NEW YORK (CNNMoney.com) -- While the full extent of the disaster's aftermath is not yet clear, the earthquake and tsunami that devastated parts of Japan could be the most expensive quake in history.
Its toll on Japan -- its people and its institutions -- is already staggering.
By official counts, more than 1,500 people have perished and about as many have been reported missing. There are fears that the death count could go much higher as rescuers get to towns that were washed away by powerful flooding.
Damage to power reactors has sparked fears of nuclear meltdown and radiation contamination. As of Sunday morning, nearly 5 million homes were without power. (Bank of Japan to help banks)
And the financial cost to the Japanese government, businesses and individuals is expected to be big. Cautioning that their estimates are preliminary, several experts made early calculations of the quake's financial cost on Sunday.
Losses from the quake, tsunami and fires will total at least $100 billion, including $20 billion in damage to residences and $40 billion in damage to infrastructure such as roads, rail and port facilities, catastrophe modeling firm Eqecat estimated.
Another firm, AIR Worldwide, estimated that losses covered by insurance could reach between $15 billion and $35 billion from the earthquake alone. It did not estimate losses from the tsunami or the damage to the the Fukushima Daiichi nuclear plant in northeastern Japan.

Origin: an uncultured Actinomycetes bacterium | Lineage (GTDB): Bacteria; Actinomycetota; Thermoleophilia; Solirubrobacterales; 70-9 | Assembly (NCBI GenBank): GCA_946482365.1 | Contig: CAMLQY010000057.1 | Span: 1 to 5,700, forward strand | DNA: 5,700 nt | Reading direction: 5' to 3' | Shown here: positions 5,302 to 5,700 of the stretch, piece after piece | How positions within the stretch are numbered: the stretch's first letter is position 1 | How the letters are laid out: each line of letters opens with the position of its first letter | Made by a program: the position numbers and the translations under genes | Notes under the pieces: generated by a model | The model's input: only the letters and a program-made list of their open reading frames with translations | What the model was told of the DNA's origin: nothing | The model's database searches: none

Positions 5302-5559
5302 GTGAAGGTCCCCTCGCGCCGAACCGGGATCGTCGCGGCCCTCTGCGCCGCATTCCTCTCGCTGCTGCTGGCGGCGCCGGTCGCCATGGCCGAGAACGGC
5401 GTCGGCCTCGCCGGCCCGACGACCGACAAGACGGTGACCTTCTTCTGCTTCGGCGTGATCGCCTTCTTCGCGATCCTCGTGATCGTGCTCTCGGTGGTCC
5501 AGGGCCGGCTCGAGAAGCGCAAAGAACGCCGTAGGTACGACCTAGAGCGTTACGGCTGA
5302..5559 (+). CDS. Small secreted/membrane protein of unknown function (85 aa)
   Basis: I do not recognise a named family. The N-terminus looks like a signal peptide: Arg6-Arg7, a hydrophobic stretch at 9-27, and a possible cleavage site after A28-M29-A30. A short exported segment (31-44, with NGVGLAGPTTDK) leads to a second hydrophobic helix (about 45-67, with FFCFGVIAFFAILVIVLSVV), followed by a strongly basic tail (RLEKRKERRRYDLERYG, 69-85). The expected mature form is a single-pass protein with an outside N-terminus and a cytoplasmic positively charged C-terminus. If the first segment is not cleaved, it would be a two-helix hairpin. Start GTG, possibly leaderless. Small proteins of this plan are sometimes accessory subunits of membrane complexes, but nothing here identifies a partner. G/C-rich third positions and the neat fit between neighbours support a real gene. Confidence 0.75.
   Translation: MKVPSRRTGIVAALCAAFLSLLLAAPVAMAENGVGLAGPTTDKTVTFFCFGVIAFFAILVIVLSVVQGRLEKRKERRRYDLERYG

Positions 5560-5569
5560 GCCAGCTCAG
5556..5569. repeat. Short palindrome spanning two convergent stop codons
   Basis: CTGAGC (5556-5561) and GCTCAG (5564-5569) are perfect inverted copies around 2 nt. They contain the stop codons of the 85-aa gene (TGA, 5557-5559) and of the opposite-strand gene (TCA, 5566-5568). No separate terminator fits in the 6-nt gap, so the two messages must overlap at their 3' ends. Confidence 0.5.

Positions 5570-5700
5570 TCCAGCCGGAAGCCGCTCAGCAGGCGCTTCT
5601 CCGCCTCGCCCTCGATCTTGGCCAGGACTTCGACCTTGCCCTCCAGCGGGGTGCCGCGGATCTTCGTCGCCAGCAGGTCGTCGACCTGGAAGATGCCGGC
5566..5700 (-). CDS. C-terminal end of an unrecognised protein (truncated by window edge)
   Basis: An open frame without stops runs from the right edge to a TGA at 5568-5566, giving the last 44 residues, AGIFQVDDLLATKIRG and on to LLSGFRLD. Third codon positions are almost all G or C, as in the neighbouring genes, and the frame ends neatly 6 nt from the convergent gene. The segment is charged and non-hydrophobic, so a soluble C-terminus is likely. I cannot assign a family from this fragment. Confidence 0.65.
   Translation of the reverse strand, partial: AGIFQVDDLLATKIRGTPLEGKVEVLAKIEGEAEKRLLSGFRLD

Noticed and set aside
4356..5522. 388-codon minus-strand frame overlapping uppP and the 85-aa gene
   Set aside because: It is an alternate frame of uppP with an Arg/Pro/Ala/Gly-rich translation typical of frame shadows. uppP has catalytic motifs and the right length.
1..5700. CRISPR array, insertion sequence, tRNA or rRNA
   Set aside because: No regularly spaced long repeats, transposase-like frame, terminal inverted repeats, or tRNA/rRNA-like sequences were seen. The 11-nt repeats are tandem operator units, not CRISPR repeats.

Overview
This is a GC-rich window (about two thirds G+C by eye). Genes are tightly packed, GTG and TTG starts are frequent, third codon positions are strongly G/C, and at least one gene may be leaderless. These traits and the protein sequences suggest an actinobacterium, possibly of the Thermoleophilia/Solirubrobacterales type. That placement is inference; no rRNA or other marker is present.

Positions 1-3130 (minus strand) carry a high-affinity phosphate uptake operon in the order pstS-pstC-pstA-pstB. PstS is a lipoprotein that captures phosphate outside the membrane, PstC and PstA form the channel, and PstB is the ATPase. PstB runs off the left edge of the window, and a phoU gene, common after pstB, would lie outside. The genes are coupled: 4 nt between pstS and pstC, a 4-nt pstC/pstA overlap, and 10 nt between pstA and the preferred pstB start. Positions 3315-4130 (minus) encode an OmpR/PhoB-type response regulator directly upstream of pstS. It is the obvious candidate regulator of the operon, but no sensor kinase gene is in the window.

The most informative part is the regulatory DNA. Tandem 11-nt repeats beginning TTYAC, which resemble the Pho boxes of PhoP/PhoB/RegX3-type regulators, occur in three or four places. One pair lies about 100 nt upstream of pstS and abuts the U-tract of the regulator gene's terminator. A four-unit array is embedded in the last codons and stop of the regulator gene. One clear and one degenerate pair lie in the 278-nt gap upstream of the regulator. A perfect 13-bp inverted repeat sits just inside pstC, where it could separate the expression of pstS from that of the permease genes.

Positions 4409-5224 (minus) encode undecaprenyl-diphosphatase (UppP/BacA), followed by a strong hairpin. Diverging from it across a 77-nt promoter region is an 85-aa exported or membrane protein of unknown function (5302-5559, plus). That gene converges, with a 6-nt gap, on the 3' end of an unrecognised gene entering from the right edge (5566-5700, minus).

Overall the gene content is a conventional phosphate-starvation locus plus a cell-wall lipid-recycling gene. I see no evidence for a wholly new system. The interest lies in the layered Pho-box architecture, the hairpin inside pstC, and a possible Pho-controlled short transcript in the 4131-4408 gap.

According to AIR, the number of Japanese businesses and homeowners with earthquake insurance is relatively low, ranging between 14% to 17%. As a result, the total financial toll for the catastrophe could be considerably higher than the estimate of insured losses.
In the 1995 earthquake in Kobe, the most expensive in history, total losses were $100 billion but insured losses only $3 billion, according to the Insurance Information Institute.
By comparison, the 1994 quake in Northridge, Calif., northwest of Los Angeles, had the highest tally of insured losses ever -- $15.3 billion. In today's dollars, adjusted for inflation, that comes to insured losses of $22.7 billion.
The Insurance Information Institute said it believes the losses from Friday's disaster will prove to be the most expensive earthquake in history, although it did not give any dollar estimate of the costs.
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